DevotionalsView All Devotionals >>

Lessons in the Lutheran Confessions
Concerning Justification, part 24

Original image  •  Index of Scripture Graphics and posts by Scripture reference 

  Click for a recording of today's Sola Devotion

Romans 6:21–24

From the Confessions: The Defense of the Augsburg Confession

Concerning Justification 

Therefore, when speaking about justifying faith, we must keep in mind that these three things concur: the promise, that it is free, and that the merits of Christ are the payment and propitiation. The promise is received by faith since the word "free" excludes our merits, signifying that the benefit is offered only through mercy. The merits of Christ are the payment since there must be a certain propitiation for our sins. Scripture frequently implores mercy, and the holy Fathers often say that we are saved by mercy. Therefore, whenever mercy is mentioned, we must bear in mind that faith is required to receive the promise of mercy. Also, whenever we speak of faith, we want an object to be understood, namely, the promised mercy. For faith justifies and saves, not on the ground that it is a worthy work in itself, but only because it receives the promised mercy.

Pulling It Together

Justifying faith, properly understood, includes these three things. First, that a promise has been made. God has promised to forgive our sins and cleanse us from all unrighteousness (1 John 1:9) in order to reconcile the world to himself through Christ (2 Cor 5:19). Second, that the promise is freely given. There is no condition attached to God's promise. We need do nothing and can do nothing to make his promise come to pass. Our works will not hasten the fulfillment of the promise. God freely forgives, cleanses, and reconciles to himself without any assistance from us. We do not forgive ourselves, nor do we help God forgive. We do not cleanse ourselves from unrighteousness, nor do we help God do so. We do not propitiate ourselves, and we do not assist God in reconciliation. He is not only quite capable of doing these things, he has promised to do so freely—without our merits. Third, these things are accomplished through Christ's merits. He has paid the price for our transgressions. Because the penalty for sin is death (Rom 6:23), Jesus Christ gave his own life on the cross in payment for our debt. We did not help him pay this debt in any way. Nor can we offer to pay after the tab has been settled. All we can do—or need do—is thankfully receive what has been freely offered and paid for through God's great mercy.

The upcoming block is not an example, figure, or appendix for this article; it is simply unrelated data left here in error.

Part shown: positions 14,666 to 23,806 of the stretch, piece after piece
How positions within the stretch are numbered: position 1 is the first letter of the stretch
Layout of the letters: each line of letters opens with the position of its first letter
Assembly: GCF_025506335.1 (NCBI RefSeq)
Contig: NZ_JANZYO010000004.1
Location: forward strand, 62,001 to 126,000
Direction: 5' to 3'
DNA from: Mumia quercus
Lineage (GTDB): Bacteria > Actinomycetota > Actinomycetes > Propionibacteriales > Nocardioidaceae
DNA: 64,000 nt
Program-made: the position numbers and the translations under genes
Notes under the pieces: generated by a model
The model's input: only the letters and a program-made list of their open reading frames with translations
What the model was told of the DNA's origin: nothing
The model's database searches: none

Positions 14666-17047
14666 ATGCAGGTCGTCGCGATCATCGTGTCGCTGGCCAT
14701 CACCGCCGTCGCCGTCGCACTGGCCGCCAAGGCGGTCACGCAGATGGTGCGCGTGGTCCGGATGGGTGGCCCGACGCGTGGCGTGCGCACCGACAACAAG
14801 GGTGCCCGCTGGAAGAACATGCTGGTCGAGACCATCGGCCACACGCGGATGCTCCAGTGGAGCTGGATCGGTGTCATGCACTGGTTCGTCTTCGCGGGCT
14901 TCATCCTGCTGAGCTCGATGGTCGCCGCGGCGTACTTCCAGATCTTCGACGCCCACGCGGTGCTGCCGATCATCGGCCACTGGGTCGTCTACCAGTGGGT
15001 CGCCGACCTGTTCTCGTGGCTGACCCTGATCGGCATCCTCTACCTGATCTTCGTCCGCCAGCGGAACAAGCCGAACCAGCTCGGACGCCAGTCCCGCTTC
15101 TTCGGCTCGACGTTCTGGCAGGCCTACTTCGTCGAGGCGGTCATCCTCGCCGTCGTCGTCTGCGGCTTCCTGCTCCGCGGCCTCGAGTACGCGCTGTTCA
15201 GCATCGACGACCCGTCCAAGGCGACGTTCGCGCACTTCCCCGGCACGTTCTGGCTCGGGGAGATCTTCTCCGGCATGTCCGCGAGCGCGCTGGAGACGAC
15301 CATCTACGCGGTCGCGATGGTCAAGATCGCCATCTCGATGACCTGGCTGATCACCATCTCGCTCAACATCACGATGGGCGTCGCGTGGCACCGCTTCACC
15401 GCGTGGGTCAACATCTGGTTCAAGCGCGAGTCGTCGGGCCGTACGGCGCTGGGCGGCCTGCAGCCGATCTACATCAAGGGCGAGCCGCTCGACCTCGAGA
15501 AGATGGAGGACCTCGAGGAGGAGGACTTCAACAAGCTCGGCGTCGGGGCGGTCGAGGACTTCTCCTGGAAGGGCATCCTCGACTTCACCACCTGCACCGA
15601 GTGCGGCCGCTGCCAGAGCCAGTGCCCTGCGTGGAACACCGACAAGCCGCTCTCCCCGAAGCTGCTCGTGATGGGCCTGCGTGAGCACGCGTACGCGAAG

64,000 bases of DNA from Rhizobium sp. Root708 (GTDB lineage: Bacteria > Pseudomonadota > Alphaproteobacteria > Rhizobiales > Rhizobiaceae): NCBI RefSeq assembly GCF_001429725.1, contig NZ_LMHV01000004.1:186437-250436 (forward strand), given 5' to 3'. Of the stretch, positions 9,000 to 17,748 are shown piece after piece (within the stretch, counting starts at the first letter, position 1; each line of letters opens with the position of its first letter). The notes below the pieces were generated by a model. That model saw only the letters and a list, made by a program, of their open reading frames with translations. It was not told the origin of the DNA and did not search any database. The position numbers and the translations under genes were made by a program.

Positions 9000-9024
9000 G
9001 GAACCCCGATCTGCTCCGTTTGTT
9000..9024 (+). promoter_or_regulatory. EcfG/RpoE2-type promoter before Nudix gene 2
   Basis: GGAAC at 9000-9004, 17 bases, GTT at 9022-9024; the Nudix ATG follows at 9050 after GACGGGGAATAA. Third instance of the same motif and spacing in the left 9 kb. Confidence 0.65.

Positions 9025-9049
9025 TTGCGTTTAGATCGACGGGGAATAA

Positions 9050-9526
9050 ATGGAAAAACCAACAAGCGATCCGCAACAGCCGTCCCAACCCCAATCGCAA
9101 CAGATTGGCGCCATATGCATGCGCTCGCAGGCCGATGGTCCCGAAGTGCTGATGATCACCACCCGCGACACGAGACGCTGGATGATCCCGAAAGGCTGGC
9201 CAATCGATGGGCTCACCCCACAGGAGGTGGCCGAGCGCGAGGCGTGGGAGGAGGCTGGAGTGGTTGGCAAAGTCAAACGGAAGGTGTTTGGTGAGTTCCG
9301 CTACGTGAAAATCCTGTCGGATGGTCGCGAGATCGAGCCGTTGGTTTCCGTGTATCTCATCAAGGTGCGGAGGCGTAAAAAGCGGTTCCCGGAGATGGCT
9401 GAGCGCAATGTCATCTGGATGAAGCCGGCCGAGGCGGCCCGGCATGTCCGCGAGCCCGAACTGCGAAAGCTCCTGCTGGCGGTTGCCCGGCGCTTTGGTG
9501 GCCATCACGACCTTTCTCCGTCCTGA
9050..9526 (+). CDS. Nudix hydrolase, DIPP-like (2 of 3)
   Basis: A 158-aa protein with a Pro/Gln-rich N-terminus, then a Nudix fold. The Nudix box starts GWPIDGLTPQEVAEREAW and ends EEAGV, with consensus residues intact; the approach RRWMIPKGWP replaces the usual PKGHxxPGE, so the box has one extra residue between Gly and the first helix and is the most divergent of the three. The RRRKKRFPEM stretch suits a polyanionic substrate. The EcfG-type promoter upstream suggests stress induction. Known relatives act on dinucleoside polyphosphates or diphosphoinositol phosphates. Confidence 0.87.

Prayer: Lord Jesus Christ, thank you for setting me free from sin and death, and for giving me your free gift of eternal life. Amen.

Receive these daily Sola Devotions by email. Write mryman@solapublishing.com with "Subscribe" as your subject. To unsubscribe, send an email to the same address with "Unsubscribe" as your subject.

The Sola Online Worship Resource (SOWeR) also includes bulletin templates. There are word processing templates for both communion and non-communion services. There are also templates for Sola, LBW, and Reclaim service settings. SOWeR is a lectionary-based web resource for Scripture lessons, lectionary inserts, children's bulletins, devotionals, text studies, prayers, hymn-planning, and much more! Join the hundreds of congregations who have discovered how simple, flexible, and useful SOWeR is for worship planning and sermon preparation. This brochure will answer more questions about SOWeR. Call 1-888-887-9840 to order a yearly subscription. 


Click Here For Content Archives